Super-diversity at the margins? Youth language in North Brabant, The Netherlands


  • Paul Mutsaers Tilburg University
  • Jos Swanenberg Tilburg University



Super-Diversity, Dialetcs, Regiolects, Languiging, Sociolinguistics, Repertoires


‘Super-diversity’ has gained popularity in the field of sociolinguistics as a new concept that jettisons the rather rigid toolkit of speech communities, ethnolects and mother tongues in favour of notions of truncated repertoires and resources that better capture the plurality of styles, registers and genres of people living in a globalized world. In this article we take stock of the (foregoing) literature on super-diversity (a ‘sociolinguistics of mobility’), pit it against a ‘sociolinguistics of distribution’, but then only to call for a rapprochement. We claim that studies on super-diversity have a ‘big city bias’ as they remain silent on (semi-)marginal places, in our case the Dutch countryside. Sociodialectologists have produced interesting data that show a distribution of regiolects (levelled dialects) in Europe, a development that holds connection to the very same processes of globalization. In an analysis of our language material gathered at four high schools in North Brabant, the Netherlands, we seek to bring together the literature on super-diversity and the literature on dialects and regionalization.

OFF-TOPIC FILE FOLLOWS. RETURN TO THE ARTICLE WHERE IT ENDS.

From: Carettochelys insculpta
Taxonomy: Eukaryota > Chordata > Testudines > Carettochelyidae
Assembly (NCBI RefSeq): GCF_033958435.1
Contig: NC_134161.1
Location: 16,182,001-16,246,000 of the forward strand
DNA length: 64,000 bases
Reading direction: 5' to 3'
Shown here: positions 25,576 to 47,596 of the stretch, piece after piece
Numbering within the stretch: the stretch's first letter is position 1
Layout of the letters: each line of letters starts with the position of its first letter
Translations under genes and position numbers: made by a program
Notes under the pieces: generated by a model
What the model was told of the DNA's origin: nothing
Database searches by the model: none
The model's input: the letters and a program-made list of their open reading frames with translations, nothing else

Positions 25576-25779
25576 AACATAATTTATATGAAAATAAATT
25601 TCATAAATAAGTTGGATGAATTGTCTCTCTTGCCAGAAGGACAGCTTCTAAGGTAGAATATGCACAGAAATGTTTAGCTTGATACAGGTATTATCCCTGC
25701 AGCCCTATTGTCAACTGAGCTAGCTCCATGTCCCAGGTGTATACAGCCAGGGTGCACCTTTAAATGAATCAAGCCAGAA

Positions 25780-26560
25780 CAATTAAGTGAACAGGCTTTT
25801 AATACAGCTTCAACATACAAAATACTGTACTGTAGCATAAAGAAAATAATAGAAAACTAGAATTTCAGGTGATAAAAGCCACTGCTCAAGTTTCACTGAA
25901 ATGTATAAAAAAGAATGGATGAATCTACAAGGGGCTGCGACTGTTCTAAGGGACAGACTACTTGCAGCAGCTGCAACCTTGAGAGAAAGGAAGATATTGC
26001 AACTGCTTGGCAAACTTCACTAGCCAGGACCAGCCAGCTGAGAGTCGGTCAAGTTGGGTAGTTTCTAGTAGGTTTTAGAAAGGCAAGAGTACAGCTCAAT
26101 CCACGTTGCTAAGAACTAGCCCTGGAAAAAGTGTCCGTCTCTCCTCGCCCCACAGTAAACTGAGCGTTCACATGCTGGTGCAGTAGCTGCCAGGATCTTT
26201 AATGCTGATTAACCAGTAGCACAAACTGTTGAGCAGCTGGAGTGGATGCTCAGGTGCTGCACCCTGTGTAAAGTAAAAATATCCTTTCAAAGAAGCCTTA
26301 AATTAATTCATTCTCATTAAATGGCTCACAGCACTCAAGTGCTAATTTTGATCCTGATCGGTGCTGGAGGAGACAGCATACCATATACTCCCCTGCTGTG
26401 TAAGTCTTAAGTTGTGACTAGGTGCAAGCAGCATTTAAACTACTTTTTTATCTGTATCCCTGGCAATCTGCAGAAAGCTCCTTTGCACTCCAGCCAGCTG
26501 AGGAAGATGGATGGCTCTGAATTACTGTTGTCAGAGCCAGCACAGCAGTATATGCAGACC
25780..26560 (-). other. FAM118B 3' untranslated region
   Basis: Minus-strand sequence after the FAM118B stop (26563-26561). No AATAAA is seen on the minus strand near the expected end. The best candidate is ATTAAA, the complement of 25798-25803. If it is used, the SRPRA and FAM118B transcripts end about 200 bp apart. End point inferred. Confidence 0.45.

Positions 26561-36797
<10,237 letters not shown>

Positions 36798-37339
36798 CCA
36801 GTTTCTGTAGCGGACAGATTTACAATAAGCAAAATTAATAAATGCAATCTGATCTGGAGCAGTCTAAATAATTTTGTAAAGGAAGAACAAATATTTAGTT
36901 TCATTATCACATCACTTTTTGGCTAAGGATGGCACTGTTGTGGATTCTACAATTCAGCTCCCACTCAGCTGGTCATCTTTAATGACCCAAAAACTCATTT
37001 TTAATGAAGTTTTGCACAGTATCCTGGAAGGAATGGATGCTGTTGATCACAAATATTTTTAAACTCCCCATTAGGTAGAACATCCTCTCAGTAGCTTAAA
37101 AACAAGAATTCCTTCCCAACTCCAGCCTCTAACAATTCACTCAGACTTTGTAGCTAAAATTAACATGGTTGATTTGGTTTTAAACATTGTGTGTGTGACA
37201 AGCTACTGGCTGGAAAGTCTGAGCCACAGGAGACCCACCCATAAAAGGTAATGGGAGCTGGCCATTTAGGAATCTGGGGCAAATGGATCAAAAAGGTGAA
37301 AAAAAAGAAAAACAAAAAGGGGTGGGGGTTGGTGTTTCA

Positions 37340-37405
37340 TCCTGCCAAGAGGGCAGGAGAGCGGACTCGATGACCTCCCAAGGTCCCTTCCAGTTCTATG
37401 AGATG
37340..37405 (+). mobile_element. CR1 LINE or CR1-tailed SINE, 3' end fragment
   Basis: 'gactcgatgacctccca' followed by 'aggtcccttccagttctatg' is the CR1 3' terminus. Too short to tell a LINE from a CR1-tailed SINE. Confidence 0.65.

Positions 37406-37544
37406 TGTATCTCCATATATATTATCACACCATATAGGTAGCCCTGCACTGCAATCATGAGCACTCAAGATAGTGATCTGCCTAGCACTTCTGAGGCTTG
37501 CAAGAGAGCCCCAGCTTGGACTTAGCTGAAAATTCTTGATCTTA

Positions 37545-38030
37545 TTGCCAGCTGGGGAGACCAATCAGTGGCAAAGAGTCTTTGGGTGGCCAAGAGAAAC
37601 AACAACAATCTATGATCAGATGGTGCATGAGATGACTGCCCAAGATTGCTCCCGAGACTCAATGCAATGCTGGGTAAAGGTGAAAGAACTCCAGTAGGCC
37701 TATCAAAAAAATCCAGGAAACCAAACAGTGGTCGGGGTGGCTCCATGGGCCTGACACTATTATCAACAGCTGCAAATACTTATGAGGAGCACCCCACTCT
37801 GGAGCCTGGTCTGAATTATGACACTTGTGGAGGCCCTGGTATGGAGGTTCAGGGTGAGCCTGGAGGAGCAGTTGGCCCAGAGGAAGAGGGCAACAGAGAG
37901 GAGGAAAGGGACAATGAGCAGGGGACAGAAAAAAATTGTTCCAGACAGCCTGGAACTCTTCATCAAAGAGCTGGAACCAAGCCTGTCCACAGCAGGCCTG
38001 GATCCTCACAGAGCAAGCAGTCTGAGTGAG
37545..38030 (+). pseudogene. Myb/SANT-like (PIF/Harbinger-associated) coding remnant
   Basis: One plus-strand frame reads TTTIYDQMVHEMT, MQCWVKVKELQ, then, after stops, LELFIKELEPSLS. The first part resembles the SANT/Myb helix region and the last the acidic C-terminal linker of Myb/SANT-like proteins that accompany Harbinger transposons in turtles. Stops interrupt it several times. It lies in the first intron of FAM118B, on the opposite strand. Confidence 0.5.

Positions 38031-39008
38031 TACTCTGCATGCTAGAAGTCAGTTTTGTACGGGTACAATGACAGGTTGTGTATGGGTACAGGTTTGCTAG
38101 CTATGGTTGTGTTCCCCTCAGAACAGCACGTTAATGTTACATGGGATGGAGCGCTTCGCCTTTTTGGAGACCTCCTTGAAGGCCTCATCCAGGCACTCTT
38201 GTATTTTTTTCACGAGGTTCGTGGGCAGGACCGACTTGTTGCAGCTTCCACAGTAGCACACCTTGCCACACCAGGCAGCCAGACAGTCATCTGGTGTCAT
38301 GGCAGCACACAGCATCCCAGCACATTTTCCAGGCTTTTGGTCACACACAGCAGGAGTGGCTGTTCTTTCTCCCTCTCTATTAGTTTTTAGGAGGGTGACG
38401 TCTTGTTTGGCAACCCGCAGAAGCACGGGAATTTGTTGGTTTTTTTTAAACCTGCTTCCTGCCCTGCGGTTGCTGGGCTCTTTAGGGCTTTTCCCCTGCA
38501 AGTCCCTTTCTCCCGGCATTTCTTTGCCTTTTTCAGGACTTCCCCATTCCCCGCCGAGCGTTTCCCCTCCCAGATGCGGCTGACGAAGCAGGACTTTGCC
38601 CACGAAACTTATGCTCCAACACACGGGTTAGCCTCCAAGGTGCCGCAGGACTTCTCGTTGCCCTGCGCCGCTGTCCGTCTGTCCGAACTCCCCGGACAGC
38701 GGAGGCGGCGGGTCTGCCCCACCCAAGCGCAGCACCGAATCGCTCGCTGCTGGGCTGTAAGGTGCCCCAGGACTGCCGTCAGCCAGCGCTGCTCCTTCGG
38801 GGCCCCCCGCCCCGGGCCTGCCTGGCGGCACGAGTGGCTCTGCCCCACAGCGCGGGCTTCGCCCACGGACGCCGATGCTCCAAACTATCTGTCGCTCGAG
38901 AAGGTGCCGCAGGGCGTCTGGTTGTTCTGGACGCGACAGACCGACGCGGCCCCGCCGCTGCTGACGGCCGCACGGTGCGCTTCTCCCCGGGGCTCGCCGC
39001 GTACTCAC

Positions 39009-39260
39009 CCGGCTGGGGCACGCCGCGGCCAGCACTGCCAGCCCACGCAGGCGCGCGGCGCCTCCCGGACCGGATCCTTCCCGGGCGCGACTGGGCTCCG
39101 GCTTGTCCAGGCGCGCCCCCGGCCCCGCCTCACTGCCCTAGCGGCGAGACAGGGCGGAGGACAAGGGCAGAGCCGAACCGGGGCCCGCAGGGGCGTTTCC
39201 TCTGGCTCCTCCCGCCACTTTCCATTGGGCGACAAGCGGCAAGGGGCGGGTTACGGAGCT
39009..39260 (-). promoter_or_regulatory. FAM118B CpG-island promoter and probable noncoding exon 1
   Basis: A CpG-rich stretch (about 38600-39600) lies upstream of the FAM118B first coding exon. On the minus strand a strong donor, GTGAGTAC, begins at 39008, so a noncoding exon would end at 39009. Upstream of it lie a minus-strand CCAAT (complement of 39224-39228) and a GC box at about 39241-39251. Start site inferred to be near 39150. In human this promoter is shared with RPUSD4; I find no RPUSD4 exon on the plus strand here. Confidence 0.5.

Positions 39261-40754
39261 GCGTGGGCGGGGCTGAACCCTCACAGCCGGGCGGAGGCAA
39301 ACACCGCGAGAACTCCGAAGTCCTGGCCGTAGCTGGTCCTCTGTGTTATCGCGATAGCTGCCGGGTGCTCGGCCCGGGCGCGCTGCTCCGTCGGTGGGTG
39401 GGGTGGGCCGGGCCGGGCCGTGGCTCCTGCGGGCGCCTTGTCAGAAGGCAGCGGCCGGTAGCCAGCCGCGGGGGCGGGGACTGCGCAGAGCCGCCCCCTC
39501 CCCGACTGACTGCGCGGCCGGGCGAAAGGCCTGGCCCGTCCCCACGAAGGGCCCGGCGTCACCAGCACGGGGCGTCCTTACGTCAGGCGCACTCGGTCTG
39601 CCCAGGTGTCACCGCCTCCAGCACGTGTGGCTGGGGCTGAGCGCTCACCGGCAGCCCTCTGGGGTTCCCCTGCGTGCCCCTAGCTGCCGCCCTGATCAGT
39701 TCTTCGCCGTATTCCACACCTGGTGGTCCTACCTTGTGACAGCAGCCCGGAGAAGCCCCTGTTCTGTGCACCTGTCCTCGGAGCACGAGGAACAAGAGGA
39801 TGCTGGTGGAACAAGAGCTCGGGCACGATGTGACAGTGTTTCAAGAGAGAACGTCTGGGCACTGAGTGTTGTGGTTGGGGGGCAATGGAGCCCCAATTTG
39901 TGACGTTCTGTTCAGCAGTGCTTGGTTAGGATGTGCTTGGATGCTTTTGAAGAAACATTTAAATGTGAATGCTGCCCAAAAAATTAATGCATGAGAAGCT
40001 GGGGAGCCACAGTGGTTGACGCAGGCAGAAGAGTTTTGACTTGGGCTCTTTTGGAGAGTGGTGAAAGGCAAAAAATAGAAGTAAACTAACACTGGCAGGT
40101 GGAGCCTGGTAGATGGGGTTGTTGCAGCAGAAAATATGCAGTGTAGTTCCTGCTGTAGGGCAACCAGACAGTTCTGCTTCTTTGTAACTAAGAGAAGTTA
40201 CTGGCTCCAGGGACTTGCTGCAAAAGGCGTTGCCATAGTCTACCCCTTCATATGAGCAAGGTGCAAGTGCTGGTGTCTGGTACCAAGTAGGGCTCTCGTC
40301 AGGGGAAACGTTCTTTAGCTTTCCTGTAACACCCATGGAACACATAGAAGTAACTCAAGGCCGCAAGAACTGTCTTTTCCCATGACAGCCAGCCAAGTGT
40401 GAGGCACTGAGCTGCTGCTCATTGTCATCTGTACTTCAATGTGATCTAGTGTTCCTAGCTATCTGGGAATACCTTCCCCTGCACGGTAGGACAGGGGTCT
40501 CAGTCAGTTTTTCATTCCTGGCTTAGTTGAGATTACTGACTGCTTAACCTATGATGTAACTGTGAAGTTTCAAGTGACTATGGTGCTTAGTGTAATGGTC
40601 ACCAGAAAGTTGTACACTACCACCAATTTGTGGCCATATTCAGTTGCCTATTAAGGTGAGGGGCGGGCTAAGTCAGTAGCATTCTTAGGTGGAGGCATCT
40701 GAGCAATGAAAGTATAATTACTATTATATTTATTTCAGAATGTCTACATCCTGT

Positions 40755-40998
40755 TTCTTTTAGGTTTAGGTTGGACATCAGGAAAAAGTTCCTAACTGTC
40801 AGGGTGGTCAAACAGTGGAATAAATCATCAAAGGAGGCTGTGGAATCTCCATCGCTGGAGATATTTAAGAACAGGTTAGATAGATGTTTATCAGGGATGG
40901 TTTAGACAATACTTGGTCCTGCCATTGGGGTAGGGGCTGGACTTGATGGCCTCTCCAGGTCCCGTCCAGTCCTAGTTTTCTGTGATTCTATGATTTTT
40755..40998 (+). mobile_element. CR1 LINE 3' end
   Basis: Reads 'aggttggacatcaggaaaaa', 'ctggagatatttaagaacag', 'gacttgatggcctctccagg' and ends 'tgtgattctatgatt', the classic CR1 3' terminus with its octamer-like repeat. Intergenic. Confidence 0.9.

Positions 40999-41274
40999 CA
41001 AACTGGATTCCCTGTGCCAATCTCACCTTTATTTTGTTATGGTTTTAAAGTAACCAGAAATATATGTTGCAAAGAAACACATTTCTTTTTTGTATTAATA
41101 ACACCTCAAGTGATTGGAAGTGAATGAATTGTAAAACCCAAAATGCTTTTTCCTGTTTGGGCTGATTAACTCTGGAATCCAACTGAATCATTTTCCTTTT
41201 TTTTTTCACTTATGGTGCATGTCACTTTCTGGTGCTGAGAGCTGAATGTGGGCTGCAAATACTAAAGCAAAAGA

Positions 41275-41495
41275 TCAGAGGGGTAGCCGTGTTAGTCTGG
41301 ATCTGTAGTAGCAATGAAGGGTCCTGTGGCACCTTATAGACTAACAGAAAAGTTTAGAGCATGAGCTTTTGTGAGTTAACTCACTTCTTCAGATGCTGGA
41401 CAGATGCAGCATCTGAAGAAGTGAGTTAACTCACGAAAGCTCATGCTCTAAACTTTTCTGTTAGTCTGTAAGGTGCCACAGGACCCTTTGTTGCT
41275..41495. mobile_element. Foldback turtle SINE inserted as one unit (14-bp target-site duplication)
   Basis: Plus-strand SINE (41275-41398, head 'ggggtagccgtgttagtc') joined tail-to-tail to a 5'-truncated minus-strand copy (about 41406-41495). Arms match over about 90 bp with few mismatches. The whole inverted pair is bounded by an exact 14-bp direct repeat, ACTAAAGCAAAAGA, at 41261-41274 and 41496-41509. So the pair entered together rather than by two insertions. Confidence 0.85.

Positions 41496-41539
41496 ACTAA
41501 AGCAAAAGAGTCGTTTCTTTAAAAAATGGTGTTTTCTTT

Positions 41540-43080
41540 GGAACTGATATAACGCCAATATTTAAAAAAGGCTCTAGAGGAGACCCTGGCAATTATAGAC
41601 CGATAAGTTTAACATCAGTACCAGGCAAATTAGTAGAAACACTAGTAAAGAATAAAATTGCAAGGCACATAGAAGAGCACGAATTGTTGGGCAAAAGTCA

Author Biographies

Paul Mutsaers, Tilburg University

Paul Mutsaers (1984) is working as a PhD candidate at Tilburg University, Department of Culture Studies.

Jos Swanenberg, Tilburg University

Jos Swanenberg (1968) is professor on the endowed chair for linguistic and cultural diversity in Brabant at Tilburg University, Department of Culture Studies, and consultant for regional language in Brabant by order of the regional government. Before he was affiliated with the Linguistics Department at Radboud University Nijmegen.



How to Cite

Mutsaers, P., & Swanenberg, J. (2012). Super-diversity at the margins? Youth language in North Brabant, The Netherlands. Sociolinguistic Studies, 6(1), 65–89.